In a restaurant setting, dessert should serve a few different functions. It’s a satisfying sweet bite that signals the end of a meal and, ideally, it leaves the diner with a positive, lasting impression. At best, an outstanding dessert will not just linger in a diner’s mind for days after the visit, but be downright cravable. That is the case with The Nash’s Lemon Olive Oil Cake. When it first arrived accented with mascarpone-vanilla whipped cream and surrounded by bright dollops of lemon curd, it was undeniably attractive. I thought the puck-sized cake was kind of small, but my dining companion and I shared it and were not only quite satisfied, but she loved the fragrant, lemony cake so much she ordered one to go to take home to her husband.
Non-alcoholic drinks include a house agua fresca,black tea (available hot or cold) and hibiscus iced tea, as well as the usual-suspect sodas and such.
Those interested in imbibing will discover a globe-spanning wine list of around 40 bottles, and about half of those are also available by the glass. This makes it easy for diners to pair different wines with their dishes as the meal progresses.
Arod cocktail at The Nash
The Arod cocktail (named for owner Dora — backwards) at The Nash. Photo by Phaedra Cook.
For this visit, we stuck with cocktails. Among the three we tried, there was a single miss. The Arod cocktail is a riff on a Cosmopolitan with blood orange vodka, cranberry juice, lemon juice and orange liqueur. I’m a fan of traditionally bitter cocktails, but the vodka carried a blaring note of citrus pith that forced the otherwise pleasant and attractive drink out of sync.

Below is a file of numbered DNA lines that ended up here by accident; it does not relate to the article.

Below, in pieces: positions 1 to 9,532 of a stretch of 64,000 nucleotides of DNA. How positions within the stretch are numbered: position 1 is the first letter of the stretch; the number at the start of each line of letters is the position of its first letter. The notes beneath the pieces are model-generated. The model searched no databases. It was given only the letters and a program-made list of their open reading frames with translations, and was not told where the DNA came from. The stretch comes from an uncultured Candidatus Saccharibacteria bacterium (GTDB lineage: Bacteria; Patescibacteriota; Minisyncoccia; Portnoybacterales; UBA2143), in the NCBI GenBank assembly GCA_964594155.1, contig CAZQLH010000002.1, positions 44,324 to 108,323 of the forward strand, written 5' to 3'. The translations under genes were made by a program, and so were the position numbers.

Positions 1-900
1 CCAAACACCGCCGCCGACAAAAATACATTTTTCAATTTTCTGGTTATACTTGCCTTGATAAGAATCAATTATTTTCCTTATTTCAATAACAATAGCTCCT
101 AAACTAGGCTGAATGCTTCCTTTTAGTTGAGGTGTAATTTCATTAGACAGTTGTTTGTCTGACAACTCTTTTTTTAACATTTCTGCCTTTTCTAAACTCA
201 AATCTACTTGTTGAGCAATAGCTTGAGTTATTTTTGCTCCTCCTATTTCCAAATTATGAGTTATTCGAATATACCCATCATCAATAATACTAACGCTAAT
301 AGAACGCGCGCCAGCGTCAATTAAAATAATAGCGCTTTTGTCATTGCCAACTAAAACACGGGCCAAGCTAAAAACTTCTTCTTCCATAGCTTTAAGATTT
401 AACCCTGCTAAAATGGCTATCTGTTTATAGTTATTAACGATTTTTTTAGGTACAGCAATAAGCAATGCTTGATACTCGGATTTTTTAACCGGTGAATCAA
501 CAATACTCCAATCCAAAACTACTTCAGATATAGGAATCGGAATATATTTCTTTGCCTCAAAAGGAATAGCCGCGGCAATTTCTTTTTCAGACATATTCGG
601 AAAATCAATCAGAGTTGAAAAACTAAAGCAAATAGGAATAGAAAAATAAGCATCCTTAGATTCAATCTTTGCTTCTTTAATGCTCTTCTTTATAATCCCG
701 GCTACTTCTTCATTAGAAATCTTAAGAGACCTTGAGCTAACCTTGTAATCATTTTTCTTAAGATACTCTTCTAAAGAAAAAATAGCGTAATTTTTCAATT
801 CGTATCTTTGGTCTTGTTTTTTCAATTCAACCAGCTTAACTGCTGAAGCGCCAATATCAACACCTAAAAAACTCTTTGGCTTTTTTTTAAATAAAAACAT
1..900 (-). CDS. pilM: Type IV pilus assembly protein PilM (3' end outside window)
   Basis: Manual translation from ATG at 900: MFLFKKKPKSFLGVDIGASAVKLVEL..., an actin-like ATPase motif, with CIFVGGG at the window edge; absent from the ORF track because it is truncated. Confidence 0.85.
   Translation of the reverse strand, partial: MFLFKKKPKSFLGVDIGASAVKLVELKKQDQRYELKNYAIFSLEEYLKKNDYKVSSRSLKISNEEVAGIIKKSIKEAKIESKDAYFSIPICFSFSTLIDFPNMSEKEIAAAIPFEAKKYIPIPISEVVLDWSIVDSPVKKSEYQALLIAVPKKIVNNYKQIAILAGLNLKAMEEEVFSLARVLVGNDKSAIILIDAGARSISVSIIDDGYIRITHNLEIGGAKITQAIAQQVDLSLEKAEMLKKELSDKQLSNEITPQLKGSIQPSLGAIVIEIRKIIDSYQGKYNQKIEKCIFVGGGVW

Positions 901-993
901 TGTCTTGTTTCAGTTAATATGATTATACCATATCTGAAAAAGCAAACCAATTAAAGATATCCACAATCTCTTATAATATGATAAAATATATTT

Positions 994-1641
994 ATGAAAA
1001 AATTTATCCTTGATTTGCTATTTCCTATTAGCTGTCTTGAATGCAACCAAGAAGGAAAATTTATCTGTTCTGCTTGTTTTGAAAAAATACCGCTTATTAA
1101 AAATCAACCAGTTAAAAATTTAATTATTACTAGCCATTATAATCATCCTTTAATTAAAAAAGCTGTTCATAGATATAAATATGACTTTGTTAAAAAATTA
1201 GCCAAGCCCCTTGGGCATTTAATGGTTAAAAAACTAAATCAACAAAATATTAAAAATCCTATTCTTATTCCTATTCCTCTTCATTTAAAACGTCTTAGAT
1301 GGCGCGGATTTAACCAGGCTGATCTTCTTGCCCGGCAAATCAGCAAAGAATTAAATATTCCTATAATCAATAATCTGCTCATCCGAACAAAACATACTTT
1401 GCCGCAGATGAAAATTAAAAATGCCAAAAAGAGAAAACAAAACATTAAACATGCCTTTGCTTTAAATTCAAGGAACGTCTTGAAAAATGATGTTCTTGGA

Tropical Veranda cocktail at The Nash
The Tropical Veranda cocktail at The Nash makes good use of Pimms #1 — no cucumbers required. Photo by Phaedra Cook.
Conversely, the two other cocktails we tried were not just balanced, but interesting. Marigold liqueur lent its floral magic to the Red Book Journal, with vodka, lime and prickly pear syrup as supporting players. Tropical Veranda was the type of cocktail I’d like to see more of: one that uses Pimm’s #1 liqueur that isn’t in a Pimm’s Cup. Rye ensured the fruity drink still had a backbone, and somehow the complex companions of blueberry syrup, lemon, yuzu, coco liqueur, Licor 43 and spiced orange ginger ale all still got along.
Diners are eager to get back out and experience a world rapidly emerging from the pandemic. The Nash’s bright dining room and airy, dog-friendly patio, along with the excellent fare, is exactly the type of hopeful, invigorating succor needed as many of us re-introduce ourselves to the world.